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Richmond police now say it's unclear who was driving the vehicle that collided with officers in fatal accident

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Richmond police are growing increasingly vague in the two weeks since a collision involving a police SUV led to the death of two teens.

In addition to denying the Richmond Times-Dispatch’s Freedom of Information Act request for body-worn camera footage of the crash, police now say they don’t know who was driving the teens’ vehicle.

On Wednesday evening, police said 18-year-old Jeremiah Ruffin had died. He had been hospitalized in serious condition since the April 7 crash, in which police initially said he was driving the Buick that collided with a marked Ford Explorer in the intersection of Bells and Castlewood roads in South Richmond.

In Wednesday night’s release, however, police referred to Ruffin as “the individual believed to be the driver.”

In response to reporters’ questions, department spokeswoman Tracy Walker said in an email on Thursday: “It is not yet conclusive who the driver was, it is still under investigation.”

Ruffin’s girlfriend, Tracey Williams, 19, was a passenger in the vehicle and was ejected during the collision, police said a day after the crash. Ruffin was also ejected, police released later that same day. Neither was wearing a seat belt.

Officers Richard Johnson and Dquan Walker were responding to a call for a burglary in progress in the 1500 block of Clarkson Road, about 3 miles west of the collision. That call came in one minute before the 10:42 p.m. crash, the department said.

But the department has not determined how fast either car was traveling, who had the right of way, or whether the officers turned on the SUV’s blue emergency lights and siren, as authorized.

After three emails and at least two voicemails since Thursday morning asking these questions, Tracy Walker, the department’s spokeswoman, told a reporter Friday that the investigation was still ongoing.

“We want to make sure to be true to the evidence,” Walker said when asked why police were now unsure who was driving the Buick after initially saying Ruffin was driving.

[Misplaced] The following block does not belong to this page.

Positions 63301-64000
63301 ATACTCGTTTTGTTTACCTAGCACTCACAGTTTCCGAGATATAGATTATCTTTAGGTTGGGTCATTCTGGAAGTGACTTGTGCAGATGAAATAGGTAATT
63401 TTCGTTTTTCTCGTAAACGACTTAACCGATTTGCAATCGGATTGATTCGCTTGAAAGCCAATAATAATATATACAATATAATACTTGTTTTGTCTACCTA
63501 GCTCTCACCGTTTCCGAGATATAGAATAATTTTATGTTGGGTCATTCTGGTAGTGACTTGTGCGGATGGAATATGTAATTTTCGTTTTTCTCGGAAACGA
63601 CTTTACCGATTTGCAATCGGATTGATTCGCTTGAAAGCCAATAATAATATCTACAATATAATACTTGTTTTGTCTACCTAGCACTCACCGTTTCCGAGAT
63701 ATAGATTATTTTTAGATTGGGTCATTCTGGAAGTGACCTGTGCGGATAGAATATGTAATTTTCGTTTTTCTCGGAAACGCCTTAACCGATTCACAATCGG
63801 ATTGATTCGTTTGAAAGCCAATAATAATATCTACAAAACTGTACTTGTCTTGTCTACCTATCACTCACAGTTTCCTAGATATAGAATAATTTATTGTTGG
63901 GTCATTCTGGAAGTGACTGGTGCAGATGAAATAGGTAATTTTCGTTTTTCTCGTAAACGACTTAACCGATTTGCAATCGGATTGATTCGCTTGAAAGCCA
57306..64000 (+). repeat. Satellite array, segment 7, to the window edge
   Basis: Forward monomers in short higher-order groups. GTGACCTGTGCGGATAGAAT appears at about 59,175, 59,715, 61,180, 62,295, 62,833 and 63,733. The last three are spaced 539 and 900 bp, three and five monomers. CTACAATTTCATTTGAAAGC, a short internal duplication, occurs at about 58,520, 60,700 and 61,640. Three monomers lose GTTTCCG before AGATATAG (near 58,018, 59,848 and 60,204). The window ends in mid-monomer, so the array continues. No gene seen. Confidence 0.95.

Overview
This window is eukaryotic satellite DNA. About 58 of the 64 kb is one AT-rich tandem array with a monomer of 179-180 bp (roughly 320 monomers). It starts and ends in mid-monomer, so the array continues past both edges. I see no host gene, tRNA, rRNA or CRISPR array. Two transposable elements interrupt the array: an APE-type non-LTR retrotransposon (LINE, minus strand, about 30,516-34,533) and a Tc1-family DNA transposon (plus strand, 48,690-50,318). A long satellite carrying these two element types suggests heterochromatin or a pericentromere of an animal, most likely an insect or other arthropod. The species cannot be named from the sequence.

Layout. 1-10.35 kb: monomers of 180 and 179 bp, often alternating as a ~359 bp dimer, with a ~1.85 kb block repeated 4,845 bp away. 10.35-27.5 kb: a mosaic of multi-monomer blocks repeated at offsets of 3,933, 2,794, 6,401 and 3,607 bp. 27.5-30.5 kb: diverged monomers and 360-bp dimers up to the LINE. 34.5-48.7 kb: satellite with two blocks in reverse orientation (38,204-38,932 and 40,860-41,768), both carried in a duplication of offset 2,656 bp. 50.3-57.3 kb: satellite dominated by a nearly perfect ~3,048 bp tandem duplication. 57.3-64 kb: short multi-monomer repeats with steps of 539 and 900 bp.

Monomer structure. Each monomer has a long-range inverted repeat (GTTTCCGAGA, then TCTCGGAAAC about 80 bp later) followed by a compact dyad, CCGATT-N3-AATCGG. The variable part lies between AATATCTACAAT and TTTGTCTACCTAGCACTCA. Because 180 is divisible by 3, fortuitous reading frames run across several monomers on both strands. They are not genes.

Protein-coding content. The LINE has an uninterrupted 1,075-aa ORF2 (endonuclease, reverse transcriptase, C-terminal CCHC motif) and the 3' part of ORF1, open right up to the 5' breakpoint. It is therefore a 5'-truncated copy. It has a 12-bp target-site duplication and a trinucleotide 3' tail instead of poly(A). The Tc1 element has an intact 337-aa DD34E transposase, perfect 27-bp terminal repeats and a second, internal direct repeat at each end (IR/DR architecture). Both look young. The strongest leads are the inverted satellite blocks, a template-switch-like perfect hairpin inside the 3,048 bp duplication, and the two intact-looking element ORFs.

The seemingly cautious approach to releasing information to the public on this collision appears to be at odds with similar recent cases.

Last month, Richmond police investigated at least three fatal crashes. Within two to four days of each of those collisions, police released details of what happened, including the directions from which the vehicle(s) were traveling, and who was at fault. When asked why a crash involving two of its own officers appeared to be different, Walker said it was because there was more evidence to gather.

On Wednesday, about an hour before releasing that Ruffin had died, the department declined to release the body-worn camera footage, traffic camera video and crash report related to the incident, citing an exemption in the state’s Freedom of Information Act that allows police to withhold investigative files.

At 6:44 p.m. Friday, Police Chief Gerald Smith said in a statement: “As I stated when the accident occurred, we will follow wherever the investigation leads us. We want our community to know we are entering the final stages of the investigation surrounding the circumstances and causes of the tragic fatal collision that occurred on April 7. Once concluded, the full investigation will be turned over to the Commonwealth Attorney for review and next steps.”

The police department also will be expected to provide the details of another officer-involved collision that occurred just Friday evening.

At 6:11 p.m. Friday, three cars — a Richmond Police Department cruiser and two civilian vehicles — crashed in the 3800 block of Chamberlayne at the intersection of Laburnum Avenue in North Richmond. One individual and an officer suffered non-life-threatening injuries and were taken to a hospital. A third individual remained on scene, police said.

The collision is under investigation by the RPD Special Operations Division Crash Team.

Earlier in the day, family and friends of Ruffin and Williams blocked traffic at the crash intersection, chanting “No Justice, No peace.” Some of the group of about 30 people had just come from Williams’ funeral. Two Richmond police officers responded and asked the people to clear the intersection, which they eventually did, as two more police cruisers arrived.

Lying among shards of glass, taillights and other detritus scattered across the sidewalk from the crash is a memorial to the two teens. Candles, balloons, flowers, stuffed animals and messages written in bright markers adorn a light pole at one corner. Crime scene tape flaps in the wind.

Atop each of the four traffic lights at the busy intersection are cameras. Police would not confirm if the cameras captured the collision.

The two officers suffered head injuries, but police would not provide an update on their status this week. Their SUV was knocked off the road into two poles — before coming to rest by a fence.

Johnson, who was driving the police SUV, became a sworn Richmond officer on Feb. 18, 2021, the department said in response to a FOIA request on Wednesday. Walker graduated from the Richmond Police Training Academy 124th Basic Recruit Class on March 17, 2022.

On Friday evening, however, the police spokeswoman said both Johnson and Walker were hired about 11 months prior to those dates. The police academy lasts just eight weeks, and Tracy Walker could not say what they were doing in the meantime.

(804) 649-6527

Staff writer Mark Bowes contributed to this report.


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